Use este identificador para citar ou linkar para este item: http://repositorio.unb.br/handle/10482/23838
Título: Homology modeling and molecular dynamics provide structural insights into tospovirus nucleoprotein
Autor(es): Lima, Rayane Nunes
Faheem, Muhammad
Barbosa, João Alexandre Ribeiro Gonçalves
Polêto, Marcelo Depólo
Verli, Hugo
Melo, Fernando Lucas
Resende, Renato Oliveira
Assunto: Tospovirus
Proteínas
Aminoácidos
Data de publicação: 15-Dez-2016
Editor: BMC Bioinformatics
Citação: LIMA, Rayane Nunes. et al. Homology modeling and molecular dynamics provide structural insights into tospovirus nucleoprotein. BMC Bioinformatics, v. 17, n. 18, Article 489, 15 dez. 2016. Disponível em: <https://bmcbioinformatics.biomedcentral.com/articles/10.1186/s12859-016-1339-4>. Acesso em: 13 jun. 2017. doi: https://bmcbioinformatics.biomedcentral.com/articles/10.1186/s12859-016-1339-4.
Abstract: Background: Tospovirus is a plant-infecting genus within the family Bunyaviridae, which also includes four animalinfecting genera: Hantavirus, Nairovirus, Phlebovirus and Orthobunyavirus. Compared to these members, the structures of Tospovirus proteins still are poorly understood. Despite multiple studies have attempted to identify candidate N protein regions involved in RNA binding and protein multimerization for tospovirus using yeast two-hybrid systems (Y2HS) and site-directed mutagenesis, the tospovirus ribonucleocapsids (RNPs) remains largely uncharacterized at the molecular level and the lack of structural information prevents detailed insight into these interactions. Results: Here we used the nucleoprotein structure of LACV (La Crosse virus-Orthobunyavirus) and molecular dynamics simulations to access the structure and dynamics of the nucleoprotein from tospovirus GRSV (Groundnut ringspot virus). The resulting model is a monomer composed by a flexible N-terminal and C-terminal arms and a globular domain with a positively charged groove in which RNA is deeply encompassed. This model allowed identifying the candidate amino acids residues involved in RNA interaction and N-N multimerization. Moreover, most residues predicted to be involved in these interactions are highly conserved among tospoviruses. Conclusions: Crucially, the interaction model proposed here for GRSV N is further corroborated by the all available mutational studies on TSWV (Tomato spotted wilt virus) N, so far. Our data will help designing further and more accurate mutational and functional studies of tospovirus N proteins. In addition, the proposed model may shed light on the mechanisms of RNP shaping and could allow the identification of essential amino acid residues as potential targets for tospovirus control strategies.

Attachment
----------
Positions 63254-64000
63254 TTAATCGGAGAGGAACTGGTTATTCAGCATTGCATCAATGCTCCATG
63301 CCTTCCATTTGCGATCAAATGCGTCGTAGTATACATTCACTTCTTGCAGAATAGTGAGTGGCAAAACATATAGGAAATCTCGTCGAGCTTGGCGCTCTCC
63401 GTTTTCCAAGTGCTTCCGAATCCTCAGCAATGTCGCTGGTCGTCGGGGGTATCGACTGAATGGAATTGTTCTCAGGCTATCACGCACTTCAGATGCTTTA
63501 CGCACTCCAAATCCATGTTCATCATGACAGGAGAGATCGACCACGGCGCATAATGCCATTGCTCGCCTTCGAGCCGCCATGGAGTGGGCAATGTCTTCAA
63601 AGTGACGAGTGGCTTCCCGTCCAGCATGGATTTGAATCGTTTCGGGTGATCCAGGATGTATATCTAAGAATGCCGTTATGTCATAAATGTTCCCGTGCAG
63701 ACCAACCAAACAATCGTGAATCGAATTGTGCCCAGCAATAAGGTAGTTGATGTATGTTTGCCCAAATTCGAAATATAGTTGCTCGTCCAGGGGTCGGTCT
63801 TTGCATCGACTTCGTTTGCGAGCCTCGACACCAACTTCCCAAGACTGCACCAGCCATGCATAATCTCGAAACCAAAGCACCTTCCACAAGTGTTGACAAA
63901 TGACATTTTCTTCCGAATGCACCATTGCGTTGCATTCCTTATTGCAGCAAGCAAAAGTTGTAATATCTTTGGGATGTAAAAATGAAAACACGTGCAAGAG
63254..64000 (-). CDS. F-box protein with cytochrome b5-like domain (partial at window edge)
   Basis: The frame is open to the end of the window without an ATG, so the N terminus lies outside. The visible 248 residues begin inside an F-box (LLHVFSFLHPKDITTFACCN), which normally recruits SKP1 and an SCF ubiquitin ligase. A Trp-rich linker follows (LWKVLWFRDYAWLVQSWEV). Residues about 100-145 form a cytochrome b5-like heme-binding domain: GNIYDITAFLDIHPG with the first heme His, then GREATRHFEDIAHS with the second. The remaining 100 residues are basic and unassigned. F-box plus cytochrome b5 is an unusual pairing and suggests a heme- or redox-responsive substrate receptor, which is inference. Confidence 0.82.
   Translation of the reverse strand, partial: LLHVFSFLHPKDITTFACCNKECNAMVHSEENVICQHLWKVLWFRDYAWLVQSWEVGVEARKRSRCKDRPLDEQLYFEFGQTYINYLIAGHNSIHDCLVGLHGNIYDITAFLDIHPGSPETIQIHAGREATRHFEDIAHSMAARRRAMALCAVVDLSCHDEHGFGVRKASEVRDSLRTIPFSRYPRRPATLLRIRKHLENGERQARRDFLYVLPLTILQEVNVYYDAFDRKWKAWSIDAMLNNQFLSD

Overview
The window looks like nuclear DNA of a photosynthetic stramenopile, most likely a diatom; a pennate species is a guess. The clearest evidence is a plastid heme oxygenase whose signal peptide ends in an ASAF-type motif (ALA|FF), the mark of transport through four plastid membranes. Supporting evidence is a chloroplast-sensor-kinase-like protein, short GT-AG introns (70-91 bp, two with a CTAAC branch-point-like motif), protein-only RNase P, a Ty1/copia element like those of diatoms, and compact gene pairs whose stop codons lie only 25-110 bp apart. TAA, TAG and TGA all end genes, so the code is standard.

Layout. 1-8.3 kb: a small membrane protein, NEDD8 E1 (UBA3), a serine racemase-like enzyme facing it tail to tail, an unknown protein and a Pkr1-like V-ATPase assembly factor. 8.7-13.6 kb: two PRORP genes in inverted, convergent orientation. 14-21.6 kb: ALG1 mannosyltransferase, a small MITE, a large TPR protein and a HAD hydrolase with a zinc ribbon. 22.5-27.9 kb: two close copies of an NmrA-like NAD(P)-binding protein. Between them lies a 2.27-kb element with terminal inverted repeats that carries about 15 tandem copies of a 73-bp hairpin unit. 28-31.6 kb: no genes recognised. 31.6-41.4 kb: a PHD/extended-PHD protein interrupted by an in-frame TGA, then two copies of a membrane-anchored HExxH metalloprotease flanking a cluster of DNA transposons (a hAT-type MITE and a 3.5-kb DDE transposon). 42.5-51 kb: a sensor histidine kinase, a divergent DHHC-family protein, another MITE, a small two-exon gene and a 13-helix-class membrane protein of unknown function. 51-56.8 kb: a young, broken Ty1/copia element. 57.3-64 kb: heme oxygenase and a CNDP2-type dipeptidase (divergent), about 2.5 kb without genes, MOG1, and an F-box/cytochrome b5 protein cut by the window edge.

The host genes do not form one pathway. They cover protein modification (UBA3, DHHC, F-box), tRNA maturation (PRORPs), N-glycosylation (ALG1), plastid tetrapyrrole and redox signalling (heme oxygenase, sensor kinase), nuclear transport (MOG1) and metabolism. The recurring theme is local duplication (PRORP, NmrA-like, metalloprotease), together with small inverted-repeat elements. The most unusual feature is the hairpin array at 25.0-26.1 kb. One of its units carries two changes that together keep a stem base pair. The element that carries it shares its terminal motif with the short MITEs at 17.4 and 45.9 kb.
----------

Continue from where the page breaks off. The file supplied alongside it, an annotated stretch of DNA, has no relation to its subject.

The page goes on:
Licença: © The Author(s). 2016 Open Access This article is distributed under the terms of the Creative Commons Attribution 4.0 International License (http://creativecommons.org/licenses/by/4.0/), which permits unrestricted use, distribution, and reproduction in any medium, provided you give appropriate credit to the original author(s) and the source, provide a link to the Creative Commons license, and indicate if changes were made. The Creative Commons Public Domain Dedication waiver (http://creativecommons.org/publicdomain/zero/1.0/) applies to the data made available in this article, unless otherwise stated.
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